novus | short story

My name is Novalee Nash, and I was born for one singular purpose: to kill my father.

– NOVUS by jeryn cambrah

I wrote “NOVUS” for a short story contest on Vocal.Media.

For a long time, I had this idea rattling around in my head about a locket, which, when worn, could transport the wearer back in time.

Lo and behold, the prompt for this particular challenge was “a heart-shaped locket”. It was too good to be true.

I immediately set about writing an epic, thoughtful, sci-fi inspired story and tried to command my long-winded self to keep it under 700 words. (Yeah, it was difficult.)

I had only a few days to eke out the story, which was actually intended to be a full-length book. My writing took me in an odd direction; I realized the short story I was writing had actually become a ‘sequel’ (or perhaps a prequel?) of sorts to the novel I’d always wanted to write.

For four days, I furiously wrote whenever I could. When the toddler was asleep. During dinner. While watching rom-coms with my mom. Before bed…and when I should’ve been sleeping.

I’d finally done it. I created the perfectly condensed version of my poignant heart-shaped-locket-travelling-in-time story!

And then my computer ate it.

I saved the document, but somehow it had disappeared by the time I tried to publish it.

I was devastated.

I had to just about start all over, after I found a tip on Google about recovering lost documents. (Pro tip, kids, always save a back-up…lesson learned).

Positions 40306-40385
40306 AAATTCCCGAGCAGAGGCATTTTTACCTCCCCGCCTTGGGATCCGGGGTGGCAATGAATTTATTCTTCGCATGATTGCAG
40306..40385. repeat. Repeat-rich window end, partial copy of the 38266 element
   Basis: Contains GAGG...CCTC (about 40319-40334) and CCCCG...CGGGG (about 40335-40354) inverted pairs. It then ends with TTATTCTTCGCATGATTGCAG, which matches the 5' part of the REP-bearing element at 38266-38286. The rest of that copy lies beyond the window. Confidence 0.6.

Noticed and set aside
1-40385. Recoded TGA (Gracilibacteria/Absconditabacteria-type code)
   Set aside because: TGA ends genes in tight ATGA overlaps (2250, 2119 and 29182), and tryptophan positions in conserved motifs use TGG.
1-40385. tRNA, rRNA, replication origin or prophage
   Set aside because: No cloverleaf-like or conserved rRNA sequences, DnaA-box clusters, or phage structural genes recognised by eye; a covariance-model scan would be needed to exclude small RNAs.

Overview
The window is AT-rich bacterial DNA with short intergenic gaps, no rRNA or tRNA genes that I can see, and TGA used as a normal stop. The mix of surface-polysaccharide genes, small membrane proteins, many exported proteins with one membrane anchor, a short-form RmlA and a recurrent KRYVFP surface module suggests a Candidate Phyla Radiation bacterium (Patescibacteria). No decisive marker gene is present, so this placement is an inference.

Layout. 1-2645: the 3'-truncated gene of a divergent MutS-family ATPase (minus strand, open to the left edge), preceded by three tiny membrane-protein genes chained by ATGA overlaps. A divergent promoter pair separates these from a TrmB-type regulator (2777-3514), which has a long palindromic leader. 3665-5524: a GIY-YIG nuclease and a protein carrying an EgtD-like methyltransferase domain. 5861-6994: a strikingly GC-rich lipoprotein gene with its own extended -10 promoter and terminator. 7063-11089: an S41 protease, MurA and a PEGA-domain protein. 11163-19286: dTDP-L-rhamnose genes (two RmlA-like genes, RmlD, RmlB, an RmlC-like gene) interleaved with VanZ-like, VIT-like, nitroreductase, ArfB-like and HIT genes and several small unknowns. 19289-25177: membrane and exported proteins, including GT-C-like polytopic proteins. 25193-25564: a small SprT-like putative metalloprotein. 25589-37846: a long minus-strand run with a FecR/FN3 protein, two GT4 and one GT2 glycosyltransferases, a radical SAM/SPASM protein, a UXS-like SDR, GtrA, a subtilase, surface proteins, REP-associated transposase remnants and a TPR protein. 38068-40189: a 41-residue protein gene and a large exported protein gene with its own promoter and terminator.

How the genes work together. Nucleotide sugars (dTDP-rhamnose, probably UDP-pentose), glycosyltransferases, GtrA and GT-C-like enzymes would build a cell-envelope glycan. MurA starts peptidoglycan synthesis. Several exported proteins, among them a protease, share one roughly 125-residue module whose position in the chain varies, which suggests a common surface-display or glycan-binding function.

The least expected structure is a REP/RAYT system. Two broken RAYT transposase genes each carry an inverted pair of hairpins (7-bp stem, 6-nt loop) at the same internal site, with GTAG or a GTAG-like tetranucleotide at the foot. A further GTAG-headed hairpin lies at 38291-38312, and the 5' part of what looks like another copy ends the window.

But by then, the deadline had already expired. I missed my chance.

However, Vocal customer service was pretty darn sweet, and I was told to go ahead and upload the story anyway, so it could ride the rush with all the other contest entries.

I didn’t win, obviously, because I missed the deadline, but I’m still pretty proud of my thought-provoking little story, and it’s available for you to read right here:

Part of my inspiration for this story is the old adage people tend to throw around: “if I could go back in time, I’d kill Hitler.”

We often associate time travel with righting wrongs. For some, the first instinct is to start ‘taking out’ bad guys, so they can never grow up to do evil, atrocious things.

But what if it was a child? What if it was your family?

What if you sat across from that little boy or girl and shared a meal? Would you then be so willing to kill?

We often think of destiny for these “evil” people as linear. They’re bound and determined to turn out the bad guys, no matter what.

But we all have the capability to do evil and vile things. It’s just that some of us are better at choosing not to do them.

I believe that there are no bad people, only bad choices.

In NOVUS, I wanted to explore this moral dilemma, and the concept that one is fated to be good or bad, as if we have no control; as if every choice we make in this life doesn’t directly influence and affect all the others.

It is easy to say you’d kill Hitler or any number of history’s ‘bad guys’. But it is a much harder thing to say when the ‘bad guy’ is a small child, full of hope, full of innocence, sitting right in front of you, with all the space and opportunity in the world to become anything.

NOVUS contests that destiny is never linear.

Some scientists visualize space and time as a line; some as a circle; others as a slew of possible shapes, including (and most likely) the abstract.

The lesson in NOVUS is that any of us can become anything, any type of person we want to be. I am not fated to be good or bad, nor are you.

Have a read and let me know what you think. And remember: you can be anything you darn well please.

Read NOVUS on Vocal.Media by clicking here: